We caught up with Greta Kline, the mind behind Frankie Cosmos—a simple yet strikingly honest project steeped in NYC’s underground. The songwriter shines some light on her process, discusses NYC counter-culture, and shares why her Gigawatts Fest set is going to be particularly weird.
Frankie Cosmos Interview
Frankie Cosmos is (as per the title) a musical universe, chronicled in the digital vacuum of a Bandcamp page. The page—lo-fi Microsoft Paint images and all—could pass for any other in the vast expanse of personal blogs and web portals, yet behind this familiar veil lies the innermost thoughts and feelings of an artist coming of age.
Kline is joined on her project by band members Aaron Maine, David Maine, and Gabrielle Smith. Behind the Frankie Cosmos persona lies a 20 year old NYU student, raised by the grid of New York; now, she weaves through the tangled city blocks, gigging and transforming her muse into two minute snippets of life.
Rukkus: How would you describe Frankie Cosmos to someone who’s never heard the project?
Greta Kline: Most of the recordings are acoustic guitar and singing. The studio album and the live show is a rock band, with guitar, bass, keyboard, drums, and vocals. The songs don’t usually follow a “normal” structure.
The underground DIY scene in Brooklyn and NYC is obviously something you’ve been enveloped in for a while; for many, it’s a welcome escape from overproduced pop culture. In your mind, is this movement a rising counter-culture or something more ephemeral?
I don’t really know if this band is part of a “scene”… we don’t play with the same bands all the time or anything like that… But we definitely frequent certain DIY venues in New York, which I think is definitely a rising counter-culture more than a fleeting thing. I’ve been going to all-ages NYC shows since I was 14, and I think that’s a really strong amazing part of living here.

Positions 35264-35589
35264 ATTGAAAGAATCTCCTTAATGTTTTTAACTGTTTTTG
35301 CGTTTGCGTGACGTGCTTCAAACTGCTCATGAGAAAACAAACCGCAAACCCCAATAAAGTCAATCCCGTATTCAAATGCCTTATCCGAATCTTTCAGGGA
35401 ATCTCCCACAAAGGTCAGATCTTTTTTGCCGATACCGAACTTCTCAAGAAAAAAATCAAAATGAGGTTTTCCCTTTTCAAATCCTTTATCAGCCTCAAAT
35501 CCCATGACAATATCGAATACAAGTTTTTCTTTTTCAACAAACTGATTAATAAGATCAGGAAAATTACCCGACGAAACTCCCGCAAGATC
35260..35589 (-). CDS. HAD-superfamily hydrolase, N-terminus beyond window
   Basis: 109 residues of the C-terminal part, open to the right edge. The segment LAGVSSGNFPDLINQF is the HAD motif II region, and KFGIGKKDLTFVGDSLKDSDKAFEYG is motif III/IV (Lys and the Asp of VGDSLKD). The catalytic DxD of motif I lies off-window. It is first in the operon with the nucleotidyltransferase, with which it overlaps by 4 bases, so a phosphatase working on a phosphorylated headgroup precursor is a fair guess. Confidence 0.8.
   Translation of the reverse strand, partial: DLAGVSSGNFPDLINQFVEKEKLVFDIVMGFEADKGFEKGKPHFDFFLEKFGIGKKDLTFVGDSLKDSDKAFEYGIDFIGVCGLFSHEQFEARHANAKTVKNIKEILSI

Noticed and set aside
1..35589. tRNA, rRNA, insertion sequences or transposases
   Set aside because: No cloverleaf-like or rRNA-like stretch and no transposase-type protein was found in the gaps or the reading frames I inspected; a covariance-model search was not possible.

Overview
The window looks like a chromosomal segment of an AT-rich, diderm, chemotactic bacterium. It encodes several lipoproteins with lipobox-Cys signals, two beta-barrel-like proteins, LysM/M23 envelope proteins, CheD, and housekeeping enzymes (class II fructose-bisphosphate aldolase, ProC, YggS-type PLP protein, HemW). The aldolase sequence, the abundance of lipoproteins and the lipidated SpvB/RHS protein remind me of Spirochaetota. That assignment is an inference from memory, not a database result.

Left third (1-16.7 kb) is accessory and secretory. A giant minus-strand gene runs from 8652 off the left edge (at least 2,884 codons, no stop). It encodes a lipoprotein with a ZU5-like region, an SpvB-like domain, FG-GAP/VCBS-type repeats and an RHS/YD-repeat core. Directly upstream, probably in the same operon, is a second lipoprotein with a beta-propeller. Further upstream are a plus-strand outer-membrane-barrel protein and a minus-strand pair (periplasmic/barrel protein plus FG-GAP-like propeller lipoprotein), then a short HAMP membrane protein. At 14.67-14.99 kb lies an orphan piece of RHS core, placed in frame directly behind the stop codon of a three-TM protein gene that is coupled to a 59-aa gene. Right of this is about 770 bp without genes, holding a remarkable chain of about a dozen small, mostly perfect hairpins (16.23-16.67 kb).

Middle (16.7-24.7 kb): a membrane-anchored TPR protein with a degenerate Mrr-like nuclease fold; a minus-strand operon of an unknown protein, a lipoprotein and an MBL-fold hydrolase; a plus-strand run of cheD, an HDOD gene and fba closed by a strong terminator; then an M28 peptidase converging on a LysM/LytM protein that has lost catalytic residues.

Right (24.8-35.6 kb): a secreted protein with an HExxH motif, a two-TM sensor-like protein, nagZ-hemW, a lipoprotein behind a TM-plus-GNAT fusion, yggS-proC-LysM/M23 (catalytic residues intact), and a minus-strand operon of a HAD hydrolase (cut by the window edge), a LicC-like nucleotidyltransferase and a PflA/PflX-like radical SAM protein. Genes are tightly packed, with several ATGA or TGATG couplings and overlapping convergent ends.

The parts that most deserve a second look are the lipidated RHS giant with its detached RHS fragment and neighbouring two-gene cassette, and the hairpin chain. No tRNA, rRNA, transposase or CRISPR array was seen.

Describe your songwriting process: how long is the journey from words on a page to recording, and eventually, releasing?
It really depends… Sometimes the melody and lyrics come at the same time, sometimes there is a process in putting them together from different saved up ideas. I used to release stuff constantly, like every time I had 10 songs I would just put them online. But a real release (like our record Zentropy) takes a while..it took over a year from the time the songs were written to the release.
Most of your songs are particularly short—sketches, even. How does that transfer to a live setting? Is it challenging to capture the same immediacy?
I love playing the songs live. It’s fun and weird to catch people off guard with the length of the songs or the difference between the recordings and the performance. Anything that’s a “sketch” (like earlier bandcamp stuff) was either scratched or eventually turned into a song (even if its a short one)… we don’t play any “sketches” live really. But I like to play with plowing through a set or taking time to start the next song. It depends on the show!
Frankie Cosmos Plays the Gigawatts Festival in Brooklyn on 7/18
You’re playing Gigawatts Festival next week, what can we expect from your set?
It’s going to be a particularly weird one… we are missing a member this month (Gabby, who sings harmonies and plays keyboard, is on tour playing in Told Slant), so we are going to switch the set up and play more songs that don’t focus as much on her parts. It’s going to be a pretty different bunch of songs than usual!
Are there any particular bands you are stoked to see at Gigawatts?
Lots of them… Really excited for Fiasco, I haven’t seem them play in a few years! There’s a ton of amazing bands playing though.
Rapid Fire Round:
Favorite NYC venue?: A tie between Baby’s All Right and Shea Stadium!
Best late night food spot?: The Famous Cozy Soup ‘n’ Burger
Best live performance you’ve seen?: Joanna Newsom
Favorite thing about NYC?: My family
Least favorite thing about NYC?: The MTA
Article by Nicolas White
Feature photo by Erin Fonseca